Chadwick Boseman Celebrates Stan Lee's Life With Musical Performance: Watch

Chris Pizzello/Invision/AP
Comic book creator Stan Lee, left, shakes hands with Chadwick Boseman, star of "Black Panther," at the premiere of the film at The Dolby Theatre on Jan. 29, 2018 in Los Angeles. 

"That's how I am sending you to the other side," said the "Black Panther" star.

Chadwick Boseman said goodbye to Stan Lee in his own way, with a musical tribute.  In a video he posted on Thursday (Nov. 15) to social media, the Black Panther star played a set of djembe drums for a minute in celebration of the Marvel icon. Lee died Monday at age 95.

"I know how much you loved Joan. The only way we should send you home is to celebrate. @TheRealStanLee #whatalife #missyouonthedocks #missyoubackstage #wakandaforever," Boseman wrote in a tweet that accompanied the video. 

Joan was Lee's late wife, who died July 2017. She was also 95.   

Lee co-created Black Panther in 1966 with Jack Kirby. The character was revolutionary as the first African superhero in mainstream comics. This year's Black Panther film is considered one of the best in all the Marvel franchise. 

After he concluded his performance, Bosman said, "Stan, that's for you. That's how I am sending you to the other side. That's how they will receive you on the other. I love you, man."  In the days since his death, countless fans posted tributes on social media, and numerous actors who have played roles Lee helped create have paid their respects.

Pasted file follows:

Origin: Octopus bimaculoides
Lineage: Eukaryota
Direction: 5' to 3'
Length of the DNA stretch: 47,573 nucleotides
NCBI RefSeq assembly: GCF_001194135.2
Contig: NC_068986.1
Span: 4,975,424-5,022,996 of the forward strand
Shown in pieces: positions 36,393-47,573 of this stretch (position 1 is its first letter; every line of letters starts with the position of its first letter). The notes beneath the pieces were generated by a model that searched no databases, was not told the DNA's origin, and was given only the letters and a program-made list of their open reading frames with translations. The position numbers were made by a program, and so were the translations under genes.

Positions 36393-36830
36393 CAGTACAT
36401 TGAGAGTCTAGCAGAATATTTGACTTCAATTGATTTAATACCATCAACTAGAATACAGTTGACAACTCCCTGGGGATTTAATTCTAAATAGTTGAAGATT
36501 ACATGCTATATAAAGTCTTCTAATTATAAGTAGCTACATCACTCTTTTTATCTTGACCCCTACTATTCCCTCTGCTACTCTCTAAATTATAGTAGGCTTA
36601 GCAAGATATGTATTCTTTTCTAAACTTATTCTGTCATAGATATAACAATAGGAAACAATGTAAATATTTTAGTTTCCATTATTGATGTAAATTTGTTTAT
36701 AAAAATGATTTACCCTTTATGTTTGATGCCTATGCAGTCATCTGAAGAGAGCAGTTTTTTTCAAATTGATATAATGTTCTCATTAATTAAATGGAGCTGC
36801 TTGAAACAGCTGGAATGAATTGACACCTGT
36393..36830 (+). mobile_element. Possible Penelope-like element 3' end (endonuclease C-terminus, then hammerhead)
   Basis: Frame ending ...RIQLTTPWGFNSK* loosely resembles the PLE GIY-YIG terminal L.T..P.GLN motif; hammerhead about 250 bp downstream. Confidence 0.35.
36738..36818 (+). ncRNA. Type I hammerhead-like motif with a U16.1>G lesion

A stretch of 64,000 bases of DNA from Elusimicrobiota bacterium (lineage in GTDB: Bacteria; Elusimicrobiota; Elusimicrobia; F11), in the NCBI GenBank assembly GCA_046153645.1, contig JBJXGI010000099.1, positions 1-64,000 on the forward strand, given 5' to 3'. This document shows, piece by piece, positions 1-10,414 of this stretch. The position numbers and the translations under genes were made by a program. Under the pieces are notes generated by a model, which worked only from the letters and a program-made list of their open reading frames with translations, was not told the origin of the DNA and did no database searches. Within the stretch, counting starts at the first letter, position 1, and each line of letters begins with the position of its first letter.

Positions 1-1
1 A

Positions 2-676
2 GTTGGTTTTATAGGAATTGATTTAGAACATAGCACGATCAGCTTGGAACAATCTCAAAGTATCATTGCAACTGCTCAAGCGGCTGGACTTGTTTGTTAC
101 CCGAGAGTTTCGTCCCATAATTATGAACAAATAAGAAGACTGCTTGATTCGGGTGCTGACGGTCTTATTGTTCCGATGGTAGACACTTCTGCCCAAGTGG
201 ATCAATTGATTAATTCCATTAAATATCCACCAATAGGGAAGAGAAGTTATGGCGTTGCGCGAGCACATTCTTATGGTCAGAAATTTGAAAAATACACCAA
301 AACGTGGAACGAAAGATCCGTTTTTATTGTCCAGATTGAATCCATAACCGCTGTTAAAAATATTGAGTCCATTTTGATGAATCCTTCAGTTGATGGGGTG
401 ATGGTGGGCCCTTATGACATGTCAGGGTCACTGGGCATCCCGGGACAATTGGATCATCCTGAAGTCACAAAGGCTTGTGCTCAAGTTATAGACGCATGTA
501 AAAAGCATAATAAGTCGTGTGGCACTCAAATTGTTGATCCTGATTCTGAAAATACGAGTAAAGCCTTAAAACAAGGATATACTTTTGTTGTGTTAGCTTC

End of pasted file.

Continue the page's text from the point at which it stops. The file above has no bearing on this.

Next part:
In one of his final videos, Lee spoke about how much he loved his fans. "I love my fans," Lee begins. "I cannot tell you how much I love my fans. Sometimes at night, I am sitting here thinking, 'What's it all about?' And then I get a letter from a fan or I read something or I see something or I remember something. And I realize, it's so lucky to have fans, fans who really care about you. That's the reason I care so much about the fans, because they make me feel so great."

He continued, "And there's something, if you think about it, wonderful about someone caring about you — as I care about them — whom you've never met. They may live in another part of the world. But they care and you have something in common. And occasionally you contact each other. But this business of fans I think is terrific, and I love them all."

This article originally appeared on THR.com.


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